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Humboldt-Universität zu Berlin

Humboldt-Universität zu Berlin | Studies | Counselling Services | Leaflets and FAQ | Bachelor’s and master’s courses at Humboldt-Universität zu Berlin

Bachelor’s and master’s courses at Humboldt-Universität zu Berlin

Humboldt-Universität zu Berlin offers the full spectrum of degree programmes of a very modern and research-led university (Course catalogue). All our courses, except those in Law and Protestant Theology, are at Bachelor's or Master's degree level. Courses in Medicine have some specific features. Information on them is available from Charité - Universitätsmedizin Berlin.


Bachelor's

Master's


What is a bachelor’s degree, what do B.A. and B.Sc. mean?

The bachelor’s course is the first part in a multi-level structure of study programmes. It teaches fundamental academic knowledge, methodological competence and provides professional qualification that enable graduates to enter the world of work. HU aims to combine theory and practice to prepare graduates for a life in academia as well as for jobs outside of university teaching and research. Bachelor’s courses lead to a first professional university qualification.

B.A. and B.Sc. are abbreviations of the academic degrees that are awarded at  HU. They stand for Bachelor of Arts and Bachelor of Science. The title depends on the subject that has the most weight on the course. For example, graduates of courses in the fields of the natural sciences or mathematics receive a B.Sc., while the B.A. is awarded for courses largely within the humanities and social sciences.

What are the features of a bachelor’s programme?

  • The course and examination regulations contain clear guidelines on course content, learning outcomes and the organisation of the programme.
  • The programme has a modular structure. Modules are hierarchically-structured programme units containing the respective subject areas or methodological/theoretical complexes and are to be completed over a fixed period of time. They may last for one or more semesters. Students usually take the individual modules in a specific order.
  • Credits are awarded when a module is successfully completed (passed). The value of the credits corresponds to the provisions of the European Credit Transfer System (ECTS). They record the workload the students need to master. This includes regular attendance at lectures, preparatory and follow-up work and the examination taken at the end of a module. One credit is assigned the notional workload of 25 to 30 hours.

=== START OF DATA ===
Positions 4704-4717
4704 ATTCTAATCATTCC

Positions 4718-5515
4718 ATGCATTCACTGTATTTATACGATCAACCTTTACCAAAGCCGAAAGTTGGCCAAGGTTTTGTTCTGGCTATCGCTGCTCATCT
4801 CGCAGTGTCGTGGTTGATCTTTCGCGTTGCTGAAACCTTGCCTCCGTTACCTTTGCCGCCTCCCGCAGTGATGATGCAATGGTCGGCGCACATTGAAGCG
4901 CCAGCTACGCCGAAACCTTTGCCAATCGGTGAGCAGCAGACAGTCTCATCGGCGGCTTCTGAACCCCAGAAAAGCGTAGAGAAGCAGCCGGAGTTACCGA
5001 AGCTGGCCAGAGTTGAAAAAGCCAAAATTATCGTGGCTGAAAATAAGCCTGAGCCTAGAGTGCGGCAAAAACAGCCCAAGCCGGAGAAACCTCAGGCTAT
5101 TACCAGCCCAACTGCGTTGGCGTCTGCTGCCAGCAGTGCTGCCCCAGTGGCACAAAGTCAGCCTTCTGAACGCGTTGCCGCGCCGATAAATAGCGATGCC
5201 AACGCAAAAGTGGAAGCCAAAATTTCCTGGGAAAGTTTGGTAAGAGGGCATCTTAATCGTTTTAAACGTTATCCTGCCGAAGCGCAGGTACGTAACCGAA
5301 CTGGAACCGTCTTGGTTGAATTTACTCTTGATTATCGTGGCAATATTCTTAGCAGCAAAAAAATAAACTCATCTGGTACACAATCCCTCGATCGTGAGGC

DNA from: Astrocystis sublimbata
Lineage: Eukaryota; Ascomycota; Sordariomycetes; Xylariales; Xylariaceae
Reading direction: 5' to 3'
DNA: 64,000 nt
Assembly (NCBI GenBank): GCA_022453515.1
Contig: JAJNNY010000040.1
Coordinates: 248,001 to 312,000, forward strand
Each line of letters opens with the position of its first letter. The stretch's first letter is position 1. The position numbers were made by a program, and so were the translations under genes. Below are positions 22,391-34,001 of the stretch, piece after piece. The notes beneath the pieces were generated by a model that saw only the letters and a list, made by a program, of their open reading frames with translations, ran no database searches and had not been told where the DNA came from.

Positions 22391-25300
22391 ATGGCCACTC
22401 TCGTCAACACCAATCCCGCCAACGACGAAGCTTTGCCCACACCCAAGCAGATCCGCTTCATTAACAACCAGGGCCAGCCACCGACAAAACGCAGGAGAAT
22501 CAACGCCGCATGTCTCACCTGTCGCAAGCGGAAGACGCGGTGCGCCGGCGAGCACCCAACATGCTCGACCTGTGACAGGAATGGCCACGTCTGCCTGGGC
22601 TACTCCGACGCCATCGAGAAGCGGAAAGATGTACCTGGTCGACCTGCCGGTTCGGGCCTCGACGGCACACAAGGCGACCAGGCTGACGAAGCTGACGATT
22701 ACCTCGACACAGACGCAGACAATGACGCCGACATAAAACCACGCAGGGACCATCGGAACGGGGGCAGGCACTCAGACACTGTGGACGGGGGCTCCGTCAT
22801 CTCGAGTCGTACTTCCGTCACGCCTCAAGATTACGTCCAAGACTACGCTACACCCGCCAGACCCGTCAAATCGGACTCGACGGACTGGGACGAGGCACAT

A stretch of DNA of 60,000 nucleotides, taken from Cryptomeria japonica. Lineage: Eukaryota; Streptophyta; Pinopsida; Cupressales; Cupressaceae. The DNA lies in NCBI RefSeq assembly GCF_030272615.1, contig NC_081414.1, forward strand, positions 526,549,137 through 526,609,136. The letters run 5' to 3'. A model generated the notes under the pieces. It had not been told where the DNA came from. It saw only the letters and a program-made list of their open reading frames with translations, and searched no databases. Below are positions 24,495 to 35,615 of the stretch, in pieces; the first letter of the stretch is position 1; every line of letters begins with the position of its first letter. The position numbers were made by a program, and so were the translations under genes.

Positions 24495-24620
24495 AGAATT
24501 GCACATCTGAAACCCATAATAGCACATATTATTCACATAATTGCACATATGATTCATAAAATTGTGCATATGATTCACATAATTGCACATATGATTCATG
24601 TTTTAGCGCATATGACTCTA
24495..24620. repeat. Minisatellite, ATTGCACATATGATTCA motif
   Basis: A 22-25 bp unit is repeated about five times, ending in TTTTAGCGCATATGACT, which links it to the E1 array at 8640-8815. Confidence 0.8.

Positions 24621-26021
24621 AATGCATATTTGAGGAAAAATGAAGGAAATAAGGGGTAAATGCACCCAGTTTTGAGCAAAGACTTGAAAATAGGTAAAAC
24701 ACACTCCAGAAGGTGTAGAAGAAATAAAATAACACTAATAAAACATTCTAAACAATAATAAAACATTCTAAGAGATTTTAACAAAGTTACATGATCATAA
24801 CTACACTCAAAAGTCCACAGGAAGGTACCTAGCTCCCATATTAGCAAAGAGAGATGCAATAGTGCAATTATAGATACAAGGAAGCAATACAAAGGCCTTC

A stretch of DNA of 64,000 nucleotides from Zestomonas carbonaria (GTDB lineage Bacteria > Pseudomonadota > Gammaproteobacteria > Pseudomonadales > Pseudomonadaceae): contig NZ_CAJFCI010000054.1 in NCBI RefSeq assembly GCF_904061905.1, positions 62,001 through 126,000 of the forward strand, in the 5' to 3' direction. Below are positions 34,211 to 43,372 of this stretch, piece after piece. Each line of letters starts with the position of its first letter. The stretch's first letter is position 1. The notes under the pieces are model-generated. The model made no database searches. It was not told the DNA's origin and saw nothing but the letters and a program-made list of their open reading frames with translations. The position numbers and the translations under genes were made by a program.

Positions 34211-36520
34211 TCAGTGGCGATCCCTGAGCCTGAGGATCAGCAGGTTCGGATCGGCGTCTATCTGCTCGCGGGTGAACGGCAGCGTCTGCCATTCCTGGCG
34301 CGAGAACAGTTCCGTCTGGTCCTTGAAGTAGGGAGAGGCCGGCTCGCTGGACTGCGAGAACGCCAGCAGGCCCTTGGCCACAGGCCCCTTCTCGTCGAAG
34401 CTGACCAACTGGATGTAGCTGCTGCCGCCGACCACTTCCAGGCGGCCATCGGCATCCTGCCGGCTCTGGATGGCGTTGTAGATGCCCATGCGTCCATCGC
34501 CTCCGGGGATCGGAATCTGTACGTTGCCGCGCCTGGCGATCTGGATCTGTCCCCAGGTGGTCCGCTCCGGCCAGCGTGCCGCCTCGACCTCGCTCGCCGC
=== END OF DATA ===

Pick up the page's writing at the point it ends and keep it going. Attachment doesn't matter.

• The exams are taken during the programme at the end of each module. This means that the module marks are included in the final mark from the outset. At the end of the study programme, students write their bachelor’s thesis.

What is a mono-bachelor's course?

On a mono-bachelor's course, you study a subject and the additional professional qualification. Mono-bachelor courses are made up of 180 credit points (CP). They are divided into a compulsory area, a subject-related elective area and an interdisciplinary elective area. At least 40 CP are reserved for the subject-related elective area and interdisciplinary elective area. The interdisciplinary elective area makes up at least 20 CP. Although the subjects available for this may be limited, students must be able to freely select at least 10 CP.

What is a combined bachelor's course?

Combined bachelor’s courses consist of 180 credit points (CP) and involve studying two subjects: the core subject and the secondary subject.
The core subject consists of 120 credit points (CP) and is divided into a mandatory area, subject-specific mandatory elective area and a mandatory interdisciplinary elective area (at least 20 CP).

The secondary subject has 60 credit points (CP). The subjects can be freely combined as long as the subject-related study regulations do not contain any restrictions (see following table).